UK scientists pit males vs. females to slow spread of tiger mosquitoes

ctruman@herald-leader.comOctober 19, 2013 

The Asian tiger mosquitoes have come to the United States, and they're spreading.

That's the bad news. The female tiger mosquitoes, in need of blood to support egg-bearing, have been chomping away in new territories over the past few years. (The male mosquitoes do not bite.)

A University of Kentucky study found that tiger mosquitoes were responsible for 90 to 95 percent of bites on Lexington test subjects during summer 2013.

At the University of Kentucky college of agriculture, scientists are working on a method to stop the spread of the pesky critters, which are now in every Kentucky county and are on the fly west — toward California — and north — toward New York and New Jersey. Developed at UK, the technology is licensed to the Kentucky company MosquitoMate.

UK professor Stephen Dobson and his colleague Jimmy Mains will soon be field-testing their method for controlling the voracious tiger female mosquitoes. The technology is non-toxic, non-GMO and selective — specific to the tiger mosquito's drive to reproduce.

The mosquitoes are a carrier of canine heartworm and transmit the Chikungunya virus, which produces symptoms similar to those of dengue fever — fever up to 106 degrees, headaches and muscle, bone and joint pain.

The key in the stable of MosquitoMate is the bacterium Wolbachia. Releasing males with a different strain of Wolbachia from that in the females in a targeted area results in males mating with females and producing — nothing. The eggs don't develop. The strain of Wolbachia used comes from Kentucky's common house mosquitoes.

"Once you infect one, all her children are infected," Dobson said. " ... Instead of spraying at mosquitoes, the male mosquitoes are the pesticide. ... this type of control approach is the first of its kind."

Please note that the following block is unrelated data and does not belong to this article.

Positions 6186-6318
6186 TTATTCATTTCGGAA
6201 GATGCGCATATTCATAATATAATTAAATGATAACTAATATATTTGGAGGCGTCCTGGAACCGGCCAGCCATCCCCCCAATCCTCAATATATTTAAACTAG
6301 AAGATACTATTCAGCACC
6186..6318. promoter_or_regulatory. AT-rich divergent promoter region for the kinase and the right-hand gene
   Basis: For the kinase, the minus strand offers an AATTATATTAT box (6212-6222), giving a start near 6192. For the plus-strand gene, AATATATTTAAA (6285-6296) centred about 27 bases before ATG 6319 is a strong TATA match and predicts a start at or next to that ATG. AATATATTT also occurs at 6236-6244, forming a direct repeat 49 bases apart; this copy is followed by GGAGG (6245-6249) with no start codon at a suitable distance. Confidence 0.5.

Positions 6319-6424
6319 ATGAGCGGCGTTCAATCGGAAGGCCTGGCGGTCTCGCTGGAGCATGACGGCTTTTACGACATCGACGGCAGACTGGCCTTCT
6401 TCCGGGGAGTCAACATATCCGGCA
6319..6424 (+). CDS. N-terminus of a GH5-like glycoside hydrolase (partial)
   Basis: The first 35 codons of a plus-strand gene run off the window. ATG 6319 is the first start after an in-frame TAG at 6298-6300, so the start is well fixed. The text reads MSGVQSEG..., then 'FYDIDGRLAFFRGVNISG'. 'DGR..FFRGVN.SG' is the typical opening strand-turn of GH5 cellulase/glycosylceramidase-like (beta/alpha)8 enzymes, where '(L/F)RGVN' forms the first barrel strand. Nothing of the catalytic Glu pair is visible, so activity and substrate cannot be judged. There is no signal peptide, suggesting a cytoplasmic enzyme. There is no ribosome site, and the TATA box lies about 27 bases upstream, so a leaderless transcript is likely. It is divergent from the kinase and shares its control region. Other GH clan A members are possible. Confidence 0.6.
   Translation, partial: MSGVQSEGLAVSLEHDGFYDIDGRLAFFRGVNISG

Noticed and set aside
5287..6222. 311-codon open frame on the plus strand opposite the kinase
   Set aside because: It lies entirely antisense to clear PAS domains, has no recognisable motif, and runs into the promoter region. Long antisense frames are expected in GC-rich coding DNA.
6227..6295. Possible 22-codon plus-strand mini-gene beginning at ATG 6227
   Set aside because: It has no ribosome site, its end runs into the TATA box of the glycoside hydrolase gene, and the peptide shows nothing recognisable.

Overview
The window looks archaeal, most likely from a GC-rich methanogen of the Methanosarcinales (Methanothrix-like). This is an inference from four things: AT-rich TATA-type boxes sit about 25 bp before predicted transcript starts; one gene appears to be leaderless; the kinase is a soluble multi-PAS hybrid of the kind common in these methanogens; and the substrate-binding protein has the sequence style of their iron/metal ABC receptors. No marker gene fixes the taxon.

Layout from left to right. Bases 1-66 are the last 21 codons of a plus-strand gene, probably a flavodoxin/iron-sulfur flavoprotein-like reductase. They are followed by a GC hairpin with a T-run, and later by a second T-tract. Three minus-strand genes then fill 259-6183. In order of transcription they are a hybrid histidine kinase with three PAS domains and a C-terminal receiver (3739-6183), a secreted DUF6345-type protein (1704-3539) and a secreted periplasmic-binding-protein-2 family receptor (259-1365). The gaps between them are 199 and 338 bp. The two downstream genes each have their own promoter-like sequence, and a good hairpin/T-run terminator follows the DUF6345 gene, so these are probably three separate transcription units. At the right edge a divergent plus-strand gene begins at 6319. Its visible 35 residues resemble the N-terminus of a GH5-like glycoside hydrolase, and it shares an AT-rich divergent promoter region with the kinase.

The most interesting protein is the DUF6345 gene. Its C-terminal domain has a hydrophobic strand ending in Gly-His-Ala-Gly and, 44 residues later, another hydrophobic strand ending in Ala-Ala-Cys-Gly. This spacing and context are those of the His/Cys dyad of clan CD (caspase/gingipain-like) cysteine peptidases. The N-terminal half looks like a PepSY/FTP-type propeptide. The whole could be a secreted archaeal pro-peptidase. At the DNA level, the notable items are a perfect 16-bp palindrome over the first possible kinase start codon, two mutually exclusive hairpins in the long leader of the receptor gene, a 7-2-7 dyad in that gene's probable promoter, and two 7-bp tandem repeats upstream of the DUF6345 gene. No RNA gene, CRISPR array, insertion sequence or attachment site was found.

Growing the Wolbachia-infused males is simple, Dobson and Mains said: A diet of water and dog food works fine. "They're not picky eaters," Dobson said.

The release of the Wolbachia-bearing male mosquitoes puts a substantial dent in the biting Asian mosquito population, Dobson said. A mosquito tends to stay in a fairly small area during its life, probably roaming no more than the length of a football field.

Hence adding the MosquitoMate technology to an arsenal of mosquito-suppressing technologies may eventually be common.

Experts said in July that the big biter in the Lexington area was the Asian tiger, which likes to operate outdoors in daylight.

Chris Christensen, an entomologist who operates Urban Insect Solutions and Critter Control in Lexington, then called the tigers "vicious biters."

"These things come up out of the grass, they haul off and they bite and welt," Christensen said. "And everybody's breeding them in their backyards."

In 2014, the UK researchers will begin studies with the new-strain Wolbachia mosquitoes in neighborhoods around the university.

Dobson said that the proliferation of tiger mosquitoes also has a hidden health side effect — an increased risk of obesity: "People don't go outside and don't get as much exercise" when they are discouraged by biting insects, he said.

Cheryl Truman: (859) 231-3202. Twitter: @CherylTruman.

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